Hitler’s Attack On Russia

Posted: December 28, 2010 in World War 2
Tags: , , , , , , ,

Hitler’s decision to attack the Soviet Union in June 1941 has generated considerable historical controversy. Among the most controversial “What ifs” concerns the timing of the German Attack.

What if the Germans had delayed Barbarossa until after dealing with Great Britain (in 1942 or 1943)?

A German delay of up to two years in launching Operation Barbarossa could have had a significant effect on immediate conditions surrounding the attack & on the initial course of operations. It is not likely, however, that such a delay would have altered the outcome of the war. German postponement of Operation Barbarossa until 1942 or 1943 presumes that Germany would have been able to defeat or neutralize Great Britain. Although a direct German invasion of the British Isles was thwarted in 1940 & would probably have been unlikely in 1941, a broad German thrust through the Balkans into the Middle East (an expanded Mediterranean strategy) in time could have brought Britain to its knees. Such an outcome would have cleared Germany’s southern flank & rear & permitted German military planners to adhere to their schedule for an invasion of the Soviet Union in May of 1942 or 1943, thus avoiding the delay which they experienced in 1941.

On the other hand, one must recognize that expanded German military operations in the Middle East & Mediterranean basis could conceivably have tied down large German forces, or done damage to German units, which would have required repair by the time Barbarossa actually began: recall German casualties in the Crete operation.

Assuming the Germans succeeded in clearing their southern flank, neutralizing Britain & assembling an imposing military host to conduct Barbarossa, the delay of one or two years would have posed other problems for the Germans. First, it is unlikely that the Germans could have achieved in 1942 or 1943 the degree of surprise they achieved in 1941, in particular since they would not have benefited from the deceptive effect which the Balkan operation had on the Soviet government in spring 1941.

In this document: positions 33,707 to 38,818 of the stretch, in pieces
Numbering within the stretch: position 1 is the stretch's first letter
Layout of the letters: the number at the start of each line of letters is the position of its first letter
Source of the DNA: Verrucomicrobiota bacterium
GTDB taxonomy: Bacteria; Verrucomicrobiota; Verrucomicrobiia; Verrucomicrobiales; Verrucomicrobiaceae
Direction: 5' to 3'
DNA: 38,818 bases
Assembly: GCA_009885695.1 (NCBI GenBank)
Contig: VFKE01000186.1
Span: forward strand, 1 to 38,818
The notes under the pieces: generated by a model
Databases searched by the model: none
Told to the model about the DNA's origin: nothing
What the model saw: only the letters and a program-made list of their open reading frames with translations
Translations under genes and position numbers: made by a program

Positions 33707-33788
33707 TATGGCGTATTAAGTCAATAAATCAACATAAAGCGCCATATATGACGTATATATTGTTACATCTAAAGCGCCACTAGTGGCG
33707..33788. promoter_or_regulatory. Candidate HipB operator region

Second & even more important, by 1942 the Soviet military reorganization & re-equipment program, which had begun in 1940, would have been close to completion, if not fully complete. The Soviet armored force of 29 mechanized corps, so woefully deficient in requisite tanks in June 1941, & so poorly trained & equipped with the 1,443 model T-34 & KV tanks in 1941, surprised the Germans & locally slowed the German attack. By 1942 most of the ten Soviet mechanized corps in the border military districts, & the six which ultimately reinforced them, would have possessed a sizeable compliment of the new tanks, enough to disrupt seriously German operations.

The restructuring & re-equipment program began in 1940 after the end of the Soviet-Finnish War, during which the Soviets did so poorly. It involved the streamlining of rifle forces (divisions), creation of mechanized corps, airborne corps, & a host of other measures. Soviet analysis of German operations in Western Europe spurred the efforts on. According to Soviet sources the program was to be completed by the summer of 1942.

By June 1941, T-34 & KV-1 & 2 strength was just short of 1,500, most in the border military districts. By summer, 1942, this figure should have risen to over 16,000. Realistically, the figure should not have exceeded 5,000, but that number would have had a sizable impact on operations. Regarding surprise, 6th Panzer Division’s harrowing experiences with several battalions of Russian T-34 & KV-1 tanks was indicative of what an even larger & better prepared Russian force would have achieved.

Had German intelligence detected the existence of the new models, & had Hitler sought to delay the attack until comparable German tanks were available, further delay was a technological race the Germans could not have won.

Given greater Soviet military capabilities, it is also more likely that Stalin wold have considered some sort of preemptive action against Germany. If preemption did not occur, Soviet forces would have been better prepared than they were in 1941 to meet & defeat the actual German invasion.

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